NCAA Basketball Bribery Scandal Involves Shoe Company Execs, Coaches & Money Managers

In a moment that seemed as if it was straight out of a scene of the 1994 film Blue Chips, ten people were arrested including four college basketball coaches, an Adidas executive and others were arrested on Tuesday as part of an FBI NCAA bribery investigation that began in 2015.

According to reports, the executive and other defendants reportedly spent between $100,000 and $150,000 of Adidas‘ funds to bribe two high schoolers to play at Adidas-sponsored universities — likely the University of Louisville and the University of Miami. The payments were legit as far as Adidas knew, but “not on the books for what it’s actually for,” per a defendant according to court filings.

The Department of Justice announced Tuesday that Jim Gatto, director of global sports marketing for basketball at Adidas, had been arrested along with nine college assistant coaches, managers, and financial advisers.

In one of three complaints filed, Gatto and four other defendants have been charged with “making and concealing bribe payments” to high-school student athletes and/or their families. Two other defendants are also linked to Adidas — Merl Code, a business affiliate of Adidas, and Jonathan Brad Augustine, the program director of an Adidas-sponsored teen basketball team.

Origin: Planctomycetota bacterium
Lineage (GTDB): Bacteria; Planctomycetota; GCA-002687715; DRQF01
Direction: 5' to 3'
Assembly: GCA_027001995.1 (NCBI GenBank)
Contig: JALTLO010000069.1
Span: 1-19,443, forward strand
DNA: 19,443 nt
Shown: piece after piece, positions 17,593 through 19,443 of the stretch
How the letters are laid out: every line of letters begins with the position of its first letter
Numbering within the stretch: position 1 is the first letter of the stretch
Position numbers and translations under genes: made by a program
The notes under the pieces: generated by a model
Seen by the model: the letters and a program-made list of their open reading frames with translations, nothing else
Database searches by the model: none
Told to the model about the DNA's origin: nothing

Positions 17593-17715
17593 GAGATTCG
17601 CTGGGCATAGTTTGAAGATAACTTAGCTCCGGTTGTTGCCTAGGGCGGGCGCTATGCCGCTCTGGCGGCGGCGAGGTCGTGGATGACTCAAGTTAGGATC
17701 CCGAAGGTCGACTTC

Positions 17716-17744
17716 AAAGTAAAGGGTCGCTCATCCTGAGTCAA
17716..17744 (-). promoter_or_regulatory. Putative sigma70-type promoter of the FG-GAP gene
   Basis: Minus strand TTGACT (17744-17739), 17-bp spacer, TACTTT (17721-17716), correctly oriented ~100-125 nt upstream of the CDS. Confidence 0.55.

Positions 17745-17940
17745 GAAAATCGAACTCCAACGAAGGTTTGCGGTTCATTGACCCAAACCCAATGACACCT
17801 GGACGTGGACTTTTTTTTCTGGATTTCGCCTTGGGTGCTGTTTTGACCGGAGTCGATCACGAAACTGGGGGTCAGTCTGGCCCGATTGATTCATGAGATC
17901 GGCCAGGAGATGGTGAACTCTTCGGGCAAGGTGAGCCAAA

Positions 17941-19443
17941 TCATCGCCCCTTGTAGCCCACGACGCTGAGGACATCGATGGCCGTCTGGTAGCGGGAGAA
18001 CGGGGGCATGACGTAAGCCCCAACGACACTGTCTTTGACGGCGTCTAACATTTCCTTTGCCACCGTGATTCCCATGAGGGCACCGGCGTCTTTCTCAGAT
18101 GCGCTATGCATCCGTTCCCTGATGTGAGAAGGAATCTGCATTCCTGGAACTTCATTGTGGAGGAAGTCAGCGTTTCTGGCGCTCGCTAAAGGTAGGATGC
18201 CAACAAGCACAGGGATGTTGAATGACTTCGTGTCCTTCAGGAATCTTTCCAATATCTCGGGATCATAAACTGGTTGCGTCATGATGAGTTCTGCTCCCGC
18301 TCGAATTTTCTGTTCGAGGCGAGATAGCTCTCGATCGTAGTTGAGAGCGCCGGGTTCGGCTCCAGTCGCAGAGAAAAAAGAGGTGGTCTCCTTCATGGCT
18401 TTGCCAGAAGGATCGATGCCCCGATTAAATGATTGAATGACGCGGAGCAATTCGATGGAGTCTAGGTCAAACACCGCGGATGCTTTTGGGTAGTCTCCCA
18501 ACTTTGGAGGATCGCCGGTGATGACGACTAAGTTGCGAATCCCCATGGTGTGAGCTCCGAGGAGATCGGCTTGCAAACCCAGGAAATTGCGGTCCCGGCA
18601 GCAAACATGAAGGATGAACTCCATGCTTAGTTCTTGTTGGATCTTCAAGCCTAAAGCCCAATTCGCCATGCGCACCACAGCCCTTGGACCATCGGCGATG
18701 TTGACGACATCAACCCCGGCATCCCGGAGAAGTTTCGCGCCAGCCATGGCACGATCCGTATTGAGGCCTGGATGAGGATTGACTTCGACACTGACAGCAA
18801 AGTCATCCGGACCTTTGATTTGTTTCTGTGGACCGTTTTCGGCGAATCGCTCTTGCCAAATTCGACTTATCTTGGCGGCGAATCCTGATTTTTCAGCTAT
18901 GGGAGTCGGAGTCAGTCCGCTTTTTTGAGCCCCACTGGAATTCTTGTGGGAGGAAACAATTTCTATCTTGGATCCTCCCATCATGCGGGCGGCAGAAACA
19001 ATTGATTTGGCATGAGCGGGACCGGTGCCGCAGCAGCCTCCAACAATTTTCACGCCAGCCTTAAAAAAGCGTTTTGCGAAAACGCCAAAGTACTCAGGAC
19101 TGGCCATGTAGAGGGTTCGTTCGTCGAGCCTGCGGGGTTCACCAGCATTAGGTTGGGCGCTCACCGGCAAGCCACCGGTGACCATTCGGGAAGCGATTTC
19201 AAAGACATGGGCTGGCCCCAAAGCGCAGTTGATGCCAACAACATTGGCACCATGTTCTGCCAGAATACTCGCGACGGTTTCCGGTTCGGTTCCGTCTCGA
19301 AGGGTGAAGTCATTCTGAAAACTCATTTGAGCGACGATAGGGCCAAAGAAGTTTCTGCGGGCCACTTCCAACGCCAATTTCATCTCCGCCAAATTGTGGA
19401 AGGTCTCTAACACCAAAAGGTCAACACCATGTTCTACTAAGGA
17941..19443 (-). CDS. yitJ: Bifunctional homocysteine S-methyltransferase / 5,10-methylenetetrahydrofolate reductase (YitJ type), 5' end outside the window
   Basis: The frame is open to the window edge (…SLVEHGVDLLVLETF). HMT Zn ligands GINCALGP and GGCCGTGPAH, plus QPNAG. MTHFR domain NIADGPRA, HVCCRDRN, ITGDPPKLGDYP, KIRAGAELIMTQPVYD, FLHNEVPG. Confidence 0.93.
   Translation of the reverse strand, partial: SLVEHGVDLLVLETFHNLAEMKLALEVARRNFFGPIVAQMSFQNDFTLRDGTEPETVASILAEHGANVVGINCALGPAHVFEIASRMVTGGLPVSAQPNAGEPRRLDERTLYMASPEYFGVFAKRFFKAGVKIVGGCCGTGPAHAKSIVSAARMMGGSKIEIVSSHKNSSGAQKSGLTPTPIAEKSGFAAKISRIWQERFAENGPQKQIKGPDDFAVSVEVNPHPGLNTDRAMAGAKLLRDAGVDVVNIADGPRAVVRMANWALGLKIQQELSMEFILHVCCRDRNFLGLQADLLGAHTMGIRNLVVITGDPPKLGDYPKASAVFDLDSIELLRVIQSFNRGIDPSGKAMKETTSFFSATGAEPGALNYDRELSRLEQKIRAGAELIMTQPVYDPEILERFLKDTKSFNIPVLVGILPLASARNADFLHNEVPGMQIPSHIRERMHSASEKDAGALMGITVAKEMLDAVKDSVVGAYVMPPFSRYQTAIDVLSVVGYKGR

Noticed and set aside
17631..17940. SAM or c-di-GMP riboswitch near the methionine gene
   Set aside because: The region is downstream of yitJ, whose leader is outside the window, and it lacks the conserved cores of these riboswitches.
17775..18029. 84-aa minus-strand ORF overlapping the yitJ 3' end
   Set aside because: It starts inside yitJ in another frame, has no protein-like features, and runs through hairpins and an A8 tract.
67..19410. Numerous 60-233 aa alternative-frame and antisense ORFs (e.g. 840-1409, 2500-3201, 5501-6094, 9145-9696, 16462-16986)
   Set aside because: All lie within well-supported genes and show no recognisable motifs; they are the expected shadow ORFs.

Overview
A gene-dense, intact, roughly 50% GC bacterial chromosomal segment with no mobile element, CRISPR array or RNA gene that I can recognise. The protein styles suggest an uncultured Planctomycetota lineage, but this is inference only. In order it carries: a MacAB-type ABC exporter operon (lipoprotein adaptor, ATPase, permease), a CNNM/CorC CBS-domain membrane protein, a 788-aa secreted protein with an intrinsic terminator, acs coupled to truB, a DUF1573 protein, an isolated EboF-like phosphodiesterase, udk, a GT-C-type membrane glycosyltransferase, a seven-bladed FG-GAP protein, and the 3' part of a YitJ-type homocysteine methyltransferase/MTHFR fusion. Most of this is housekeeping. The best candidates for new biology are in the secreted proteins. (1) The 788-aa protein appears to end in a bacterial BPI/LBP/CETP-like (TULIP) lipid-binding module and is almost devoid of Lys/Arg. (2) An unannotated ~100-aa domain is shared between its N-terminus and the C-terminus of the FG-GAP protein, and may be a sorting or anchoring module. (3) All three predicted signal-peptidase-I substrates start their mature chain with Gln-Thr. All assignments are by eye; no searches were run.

In one instance, Gatto and the other defendants are accused of funneling $100,000 to the family of a high-school basketball player to persuade the player to sign with an unnamed public research university in Kentucky.

In another case, Gatto and the other defendants are accused of agreeing to make payments of up to $150,000 from Adidas to persuade a player to join another team sponsored by the apparel company, according to filings.

Assistant coaches at Arizona, Auburn, USC, and Oklahoma State have been accused to taking thousands of dollars in bribes to pressure NCAA athletes to hire certain financial advisers, business managers and high-end suit makers.

Christian Dawkins, a former sports agent who was reportedly fired in May after allegedly charging $42,000 in Uber rides on an NBA player’s credit card. Gatto and other defendants are accused of using apparent payments to the nonprofits as a way to conceal bribes paid to players and their families.

The assistant coaches named as defendants in the cases are Anthony “Tony” Bland of USC, Chuck Connors Person of Auburn – a former NBA player, Lamont Evans of Oklahoma State, and Emmanuel Richardson of Arizona. The coaches allegedly took bribes from financial advisors and business managers in exchange for pressuring student athletes to hire the individuals.

What has been clear for years, this is something that is a problem across the board with NCAA sports, but the question remains, will the colleges be held responsible for their part? Or just the low men on the totem pole taking the heat?